Harris’ office confirmed to Fox News Wednesday that she is now aligned with Biden on the filibuster issue. She’d previously taken an even more hostile position to the filibuster, saying she would fully “get rid” of it “to pass a Green New Deal” at a CNN town hall in 2019.

The legislative filibuster has been a 60-vote threshold for what is called a “cloture vote” — or a vote to end debate on a bill — meaning that any 41 senators could prevent a bill from getting to a final vote. If there are not 60 votes, the bill cannot proceed.

The “talking filibuster” — as it was most recently seriously articulated by Sen. Jeff Merkley, D-Ore., in 2012 — would allow 41 senators to prevent a final vote by talking incessantly, around-the-clock, on the Senate floor. But once those senators stop talking, the threshold for a cloture vote is lowered to 51.

Harris’ office confirmed to Fox News Wednesday that she is now aligned with Biden on the filibuster issue. She’d previously taken an even more hostile position to the filibuster, saying she would fully “get rid” of it “to pass a Green New Deal” at a CNN town hall in 2019.

Coons, who led the 2017 letter along with Collins, has also distanced himself from his previous stance.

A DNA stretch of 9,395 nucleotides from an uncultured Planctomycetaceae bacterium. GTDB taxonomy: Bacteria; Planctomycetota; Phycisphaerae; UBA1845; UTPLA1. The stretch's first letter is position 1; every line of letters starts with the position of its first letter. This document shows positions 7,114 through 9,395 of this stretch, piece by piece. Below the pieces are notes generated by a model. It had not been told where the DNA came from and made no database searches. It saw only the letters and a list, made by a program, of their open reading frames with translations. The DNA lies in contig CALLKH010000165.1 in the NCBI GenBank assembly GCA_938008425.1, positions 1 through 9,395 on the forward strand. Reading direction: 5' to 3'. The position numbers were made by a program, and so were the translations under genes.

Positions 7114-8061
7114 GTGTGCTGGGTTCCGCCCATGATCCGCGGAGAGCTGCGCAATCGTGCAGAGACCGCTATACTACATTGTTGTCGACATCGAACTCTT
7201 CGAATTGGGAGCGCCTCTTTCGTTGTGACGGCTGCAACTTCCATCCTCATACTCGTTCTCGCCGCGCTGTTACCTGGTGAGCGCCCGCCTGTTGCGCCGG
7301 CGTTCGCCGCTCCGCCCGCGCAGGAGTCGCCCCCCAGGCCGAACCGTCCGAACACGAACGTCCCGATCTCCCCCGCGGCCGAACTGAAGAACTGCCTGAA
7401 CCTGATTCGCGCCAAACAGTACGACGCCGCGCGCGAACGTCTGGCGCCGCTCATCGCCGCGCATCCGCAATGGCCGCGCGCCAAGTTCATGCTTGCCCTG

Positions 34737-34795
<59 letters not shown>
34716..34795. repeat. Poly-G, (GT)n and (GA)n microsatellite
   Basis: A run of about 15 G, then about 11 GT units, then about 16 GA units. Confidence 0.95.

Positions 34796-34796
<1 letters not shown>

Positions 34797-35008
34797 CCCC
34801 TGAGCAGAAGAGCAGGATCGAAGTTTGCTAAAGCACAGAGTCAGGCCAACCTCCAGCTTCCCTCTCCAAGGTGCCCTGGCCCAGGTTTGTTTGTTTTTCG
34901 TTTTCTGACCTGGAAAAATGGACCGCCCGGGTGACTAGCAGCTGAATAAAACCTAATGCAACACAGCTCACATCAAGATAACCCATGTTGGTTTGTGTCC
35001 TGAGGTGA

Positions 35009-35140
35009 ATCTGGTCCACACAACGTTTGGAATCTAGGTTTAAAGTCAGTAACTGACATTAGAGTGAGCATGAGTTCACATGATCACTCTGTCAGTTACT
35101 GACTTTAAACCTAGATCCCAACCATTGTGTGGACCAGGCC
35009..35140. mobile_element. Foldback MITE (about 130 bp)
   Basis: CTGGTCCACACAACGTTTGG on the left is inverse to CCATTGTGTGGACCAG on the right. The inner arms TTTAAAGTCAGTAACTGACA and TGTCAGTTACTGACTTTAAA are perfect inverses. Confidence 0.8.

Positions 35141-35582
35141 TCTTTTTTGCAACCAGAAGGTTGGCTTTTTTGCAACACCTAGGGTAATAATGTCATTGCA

Vice President Kamala Harris attends a ceremonial swearing-in for Sen. Patrick Leahy, D-Vt., as President Pro Tempore of the Senate on Capitol Hill in Washington, Thursday, Feb. 4, 2021. Harris has changed her stance on the legislative filibuster since signing a letter in 2017 backing it. (Michael Reynolds/Pool via AP)

Vice President Kamala Harris attends a ceremonial swearing-in for Sen. Patrick Leahy, D-Vt., as President Pro Tempore of the Senate on Capitol Hill in Washington, Thursday, Feb. 4, 2021. Harris has changed her stance on the legislative filibuster since signing a letter in 2017 backing it. (Michael Reynolds/Pool via AP) (AP)

BIDEN SUPPORTS CHANGING SENATE FILIBUSTER 

“I’m going to try my hardest, first, to work across the aisle,” he said in September when asked about ending the filibuster. “Then, if, tragically, Republicans don’t change the tune or their behavior at all, I would.”

Fox News reached out to all of the other 26 Democratic signatories of the 2017 letter, and they all either distanced themselves from that position or did not respond to Fox News’ inquiry.

“Less than four years ago, when Donald Trump was President and Mitch McConnell was the Majority Leader, 61 Senators, including more than 25 Democrats, signed their names in opposition to any efforts that would curtail the filibuster,” a GOP aide told Fox News. “Other than the occupant of the White House, and the balance of power in the Senate, what’s changed?”

“I’m interested in getting results for the American people, and I hope we will find common ground to advance key priorities,” Sen. Tim Kaine. D-Va., said in a statement. “If Republicans try to use arcane rules to block us from getting results for the American people, then we’ll have a conversation at that time.”